Friends and supporters of local farming gathered in Hinsdale, New Hampshire this harvest season to celebrate the permanent protection of Wingate Farm.
Olivia Pettengill, the new owner of the Farm, in partnership with her brother James, began the celebration by thanking the groups who worked together to conserve the farm: “We are incredibly fortunate to have access to this prime farmland and to have so many dedicated people help us protect our family farm, and we are grateful to have such a supportive and inspirational farming community around us.”
Olivia and James are the fifth generation of Pettengills on Wingate Farm, which is operated by Olivia and her business partner, Susan Parke-Sutherland. In their second season growing they raise 700 pastured laying hens, hundreds of broiler chickens, eight forest-raised pigs, and a variety of vegetables and flowers. The laying hen operation began with the guidance of neighboring Picadilly Farm, and Wingate eggs are featured in CSA shares for Picadilly Farm and Red Fire Farm, in Montague, Massachusetts, and are sold in local co-ops. Wingate Farm’s organically grown produce and flowers are sold at farmers markets year round. “It is an honor to have support from such remarkably established and dedicated farmers, and from the surrounding communities that they have brought together with local food,” added Olivia. “We try to grow food by paying close attention to the most basic natural systems on our land. We are constantly learning and striving to build the health of our animals and our land.”
Wingate Farm covers nearly 60 acres in the towns of Hinsdale and Winchester, New Hampshire and, until recently, was jointly owned by sisters Carroll Pettengill and Alma Niemiller. In addition to transferring the land to the younger generation, the family conveyed an agricultural conservation easement to Mount Grace Land Conservation Trust. Language in the easement prevents the land from ever being split apart from the house and barns—protecting the whole farm.
An option to purchase at agricultural value (OPAV) has also been placed on the land. These options are increasingly used to guarantee that protected farms stay in agricultural production and in the hands of working farmers. The option allows Mount Grace to ensure that a sale of the farm would be to a farmer at agricultural value. This is the first time an OPAV has been used to protect farmland in New Hampshire. Without this tool, farmers will continue—as is happening across the country—to get outbid by non-farmers, taking irreplaceable land out of farm production. "The conservation of Wingate Farm used farm protection models that are novel to New Hampshire,” explained Ian McSweeney, Director of the Russell Foundation. “The family’s goals and Mount Grace's deep commitment to conserve the farm and support the community has created a model project that has conserved the land, addressed active farming and farmland affordability and supported the farm business development of the property. Wingate Farm now stands as a model of innovation in New Hampshire’s farmland conservation"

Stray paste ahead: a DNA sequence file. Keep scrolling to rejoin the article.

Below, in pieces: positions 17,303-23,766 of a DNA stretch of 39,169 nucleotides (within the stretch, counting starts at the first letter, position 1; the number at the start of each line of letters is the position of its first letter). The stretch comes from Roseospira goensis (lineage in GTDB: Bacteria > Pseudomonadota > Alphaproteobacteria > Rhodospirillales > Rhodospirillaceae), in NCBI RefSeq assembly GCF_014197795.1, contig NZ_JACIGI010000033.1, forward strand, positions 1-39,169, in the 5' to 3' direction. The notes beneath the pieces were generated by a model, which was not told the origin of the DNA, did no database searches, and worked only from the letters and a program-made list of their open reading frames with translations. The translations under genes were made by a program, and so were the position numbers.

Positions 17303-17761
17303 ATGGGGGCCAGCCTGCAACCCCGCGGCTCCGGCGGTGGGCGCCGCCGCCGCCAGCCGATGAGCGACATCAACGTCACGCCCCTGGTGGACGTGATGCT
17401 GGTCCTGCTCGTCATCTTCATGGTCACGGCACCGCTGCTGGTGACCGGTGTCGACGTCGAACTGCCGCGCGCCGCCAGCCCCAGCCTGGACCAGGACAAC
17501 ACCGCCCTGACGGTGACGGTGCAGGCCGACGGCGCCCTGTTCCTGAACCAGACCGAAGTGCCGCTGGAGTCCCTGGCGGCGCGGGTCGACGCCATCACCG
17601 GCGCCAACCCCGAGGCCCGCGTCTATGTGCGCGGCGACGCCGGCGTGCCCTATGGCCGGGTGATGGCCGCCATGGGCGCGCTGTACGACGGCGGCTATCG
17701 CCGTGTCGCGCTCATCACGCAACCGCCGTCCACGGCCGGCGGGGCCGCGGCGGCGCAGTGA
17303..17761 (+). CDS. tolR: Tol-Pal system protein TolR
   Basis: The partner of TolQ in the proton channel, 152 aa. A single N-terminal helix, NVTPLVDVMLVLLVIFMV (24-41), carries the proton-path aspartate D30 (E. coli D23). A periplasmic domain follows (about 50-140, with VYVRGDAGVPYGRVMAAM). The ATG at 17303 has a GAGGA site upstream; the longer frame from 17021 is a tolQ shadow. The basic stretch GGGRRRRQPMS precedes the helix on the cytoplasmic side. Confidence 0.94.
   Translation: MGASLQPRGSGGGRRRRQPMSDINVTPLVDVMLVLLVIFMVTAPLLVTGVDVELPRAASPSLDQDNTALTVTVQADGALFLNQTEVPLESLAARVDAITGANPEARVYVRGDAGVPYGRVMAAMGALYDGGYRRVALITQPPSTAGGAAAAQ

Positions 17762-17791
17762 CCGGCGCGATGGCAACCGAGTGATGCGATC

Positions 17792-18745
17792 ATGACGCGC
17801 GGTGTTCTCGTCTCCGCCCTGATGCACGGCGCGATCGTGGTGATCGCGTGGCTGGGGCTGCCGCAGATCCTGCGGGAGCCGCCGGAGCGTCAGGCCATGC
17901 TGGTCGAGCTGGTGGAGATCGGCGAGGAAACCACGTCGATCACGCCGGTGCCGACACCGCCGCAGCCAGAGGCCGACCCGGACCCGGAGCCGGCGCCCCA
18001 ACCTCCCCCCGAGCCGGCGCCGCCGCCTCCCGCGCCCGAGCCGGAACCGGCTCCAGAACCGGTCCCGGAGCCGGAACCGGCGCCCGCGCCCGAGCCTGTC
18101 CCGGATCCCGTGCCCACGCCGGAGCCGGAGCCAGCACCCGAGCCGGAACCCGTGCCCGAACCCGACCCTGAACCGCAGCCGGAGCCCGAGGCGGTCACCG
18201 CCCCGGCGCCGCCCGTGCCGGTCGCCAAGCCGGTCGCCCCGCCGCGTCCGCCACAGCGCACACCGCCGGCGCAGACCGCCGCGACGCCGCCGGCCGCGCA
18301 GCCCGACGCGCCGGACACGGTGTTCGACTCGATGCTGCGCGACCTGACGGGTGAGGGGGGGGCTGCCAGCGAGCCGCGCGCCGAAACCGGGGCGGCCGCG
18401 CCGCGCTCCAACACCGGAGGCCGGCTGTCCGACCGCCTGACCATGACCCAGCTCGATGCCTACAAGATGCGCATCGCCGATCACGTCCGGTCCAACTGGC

The farm has been protected with support from the USDA Agricultural Conservation Easement Program, the New Hampshire Land and Community Heritage Investment Program (LCHIP), The Russell Farm and Forest Conservation Foundation, the Tortuga Foundation, the Bromley Charitable Trust, the 1772 Foundation, and the Conservation Commissions in Hinsdale and Winchester, New Hampshire.
Winchester Conservation Commission member John Hann offered the Commission’s statement of support: “The Winchester Conservation Commission is excited about the possibility of protecting other farms in town. Farming is a valued, essential tradition. Our Master Plan states ‘Winchester wants to remain a rural community connected to its agricultural heritage, supportive of sustainable farming and wood lot management.’ An option to purchase at agricultural value is a new tool for modern farmers.”
“Throughout the process, everyone has been so supportive,” added Peter Pettengill, James and Olivia’s father. “What was most gratifying to me was the way that our local towns, Winchester and Hinsdale, stepped up and budgeted money to help fund the Conservation Easement at Wingate. I think they recognize that this kind of program benefits not just our family but the entire community. It’s a long range viewpoint that this will enhance the overall quality of life in both towns.”
This is Mount Grace’s first conservation project in New Hampshire. The trust has protected more than thirty farms and has been at the forefront of new strategies to help support local farms. “Simply protecting the land is not always enough to save our farms,” said Jamie Pottern, Farm Conservation Program Manager at Mount Grace. “By employing new tools like the OPAV, we can help our current and future farmers get on the land—this in turn helps towns protect their community heritage, increase food access, and strengthen rural economies.”
A version of this post originally appeared on Mount Grace's website.
David Kotker is the Development Manager at Mount Grace Land Conservation Trust. He is responsible for coordinating membership events and activities and managing and expanding the volunteer program. He has worked in fundraising for nonprofit environmental and conservation groups for over ten years, including four years with Greenpeace and four with the Citizens Awareness Network.